Three Poems by Howie Good

The Fictitious Glow of Distant Stars


All autumn 

and into winter 

your mouth

is a garden 

covered with lions 

and strutting 

tuba players,


and that is why 

festival lights go on

in the villages 

and we enter 

the castle together, 


cities of the end

just beyond hearing, 

long and dark

and giggling 




The Part I Don’t Get


From infancy, the gods grow wan and disagreeable. Someone should tell them that poor hygiene doesn’t make you look bad ass, just disinterred. Then the scene changes. A burned girl, about 10, with a morphine drip, is talking up a credit economy based on an eternal future. It’s the part I don’t get. By morning, a hill of surplus chainsaws has appeared where the great blue heron used to stand on one leg posing for snapshots. The call centers in Kathmandu must have been busy all night. Often I can feel smiles and tears, cheap plastic chess pieces, moving around inside my head.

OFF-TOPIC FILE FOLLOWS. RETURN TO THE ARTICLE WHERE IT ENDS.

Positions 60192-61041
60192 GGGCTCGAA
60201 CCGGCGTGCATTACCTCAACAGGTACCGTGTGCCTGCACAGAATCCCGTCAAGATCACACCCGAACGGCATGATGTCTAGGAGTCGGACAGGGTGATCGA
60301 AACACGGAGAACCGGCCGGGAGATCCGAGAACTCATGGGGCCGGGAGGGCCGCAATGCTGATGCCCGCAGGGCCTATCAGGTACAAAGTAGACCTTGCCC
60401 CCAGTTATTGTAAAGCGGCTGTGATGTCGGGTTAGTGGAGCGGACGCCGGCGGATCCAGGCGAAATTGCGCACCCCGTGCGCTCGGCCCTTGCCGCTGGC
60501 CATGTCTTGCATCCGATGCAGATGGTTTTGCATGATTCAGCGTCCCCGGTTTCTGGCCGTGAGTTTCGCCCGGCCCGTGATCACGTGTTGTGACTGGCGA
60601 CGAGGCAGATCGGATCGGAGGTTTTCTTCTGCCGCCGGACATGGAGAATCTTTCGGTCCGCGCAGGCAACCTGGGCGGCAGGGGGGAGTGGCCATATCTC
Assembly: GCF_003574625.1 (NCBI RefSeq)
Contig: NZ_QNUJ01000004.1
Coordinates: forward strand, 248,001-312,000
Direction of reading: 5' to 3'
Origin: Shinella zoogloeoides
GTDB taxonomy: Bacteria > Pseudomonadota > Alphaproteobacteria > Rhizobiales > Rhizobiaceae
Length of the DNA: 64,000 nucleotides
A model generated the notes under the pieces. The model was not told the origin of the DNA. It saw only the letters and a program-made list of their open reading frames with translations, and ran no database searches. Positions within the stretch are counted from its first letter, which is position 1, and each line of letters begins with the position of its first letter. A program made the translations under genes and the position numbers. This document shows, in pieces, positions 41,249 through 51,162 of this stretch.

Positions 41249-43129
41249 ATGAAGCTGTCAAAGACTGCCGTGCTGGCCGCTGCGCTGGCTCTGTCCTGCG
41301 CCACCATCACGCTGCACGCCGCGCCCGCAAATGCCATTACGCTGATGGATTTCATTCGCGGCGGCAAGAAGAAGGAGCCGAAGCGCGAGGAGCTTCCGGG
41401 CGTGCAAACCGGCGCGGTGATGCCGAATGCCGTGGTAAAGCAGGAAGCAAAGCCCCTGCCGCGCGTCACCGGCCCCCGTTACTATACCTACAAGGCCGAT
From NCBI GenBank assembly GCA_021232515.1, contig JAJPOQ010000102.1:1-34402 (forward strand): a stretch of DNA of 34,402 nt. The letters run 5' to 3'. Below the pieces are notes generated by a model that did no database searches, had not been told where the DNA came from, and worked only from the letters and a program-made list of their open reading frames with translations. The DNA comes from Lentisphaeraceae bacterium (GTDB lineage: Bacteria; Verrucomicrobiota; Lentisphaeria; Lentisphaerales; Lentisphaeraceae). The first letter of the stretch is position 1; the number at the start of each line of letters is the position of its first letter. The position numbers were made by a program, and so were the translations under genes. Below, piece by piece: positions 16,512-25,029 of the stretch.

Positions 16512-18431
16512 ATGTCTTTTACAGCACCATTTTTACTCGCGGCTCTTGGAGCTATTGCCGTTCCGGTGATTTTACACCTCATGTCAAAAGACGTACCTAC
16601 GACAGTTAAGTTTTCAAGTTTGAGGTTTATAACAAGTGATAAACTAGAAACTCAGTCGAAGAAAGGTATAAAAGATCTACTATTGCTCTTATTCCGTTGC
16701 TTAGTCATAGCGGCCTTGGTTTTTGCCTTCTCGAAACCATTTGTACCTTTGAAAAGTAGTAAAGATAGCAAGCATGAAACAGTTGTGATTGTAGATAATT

Artificial Hells


The animal is decapitated and gutted. The hooves are then cut off. It hurts. A lot. I’ve seen Reservoir Dogs. The guy was shot in the stomach, if I remember rightly. A head shot with a large bullet would be like switching off a light. Being shot isn't like in the movies. A 9-year-old Pennsylvania girl wearing a black-and-white Halloween costume was shot in the shoulder by a shotgun-wielding relative who mistook her for a skunk. There will never be silence.




Howie Good's latest book of poetry is The Complete Absence of Twilight (2014) from MadHat Press. He co-edits White Knuckle Press with Dale Wisely, who does most of the real work.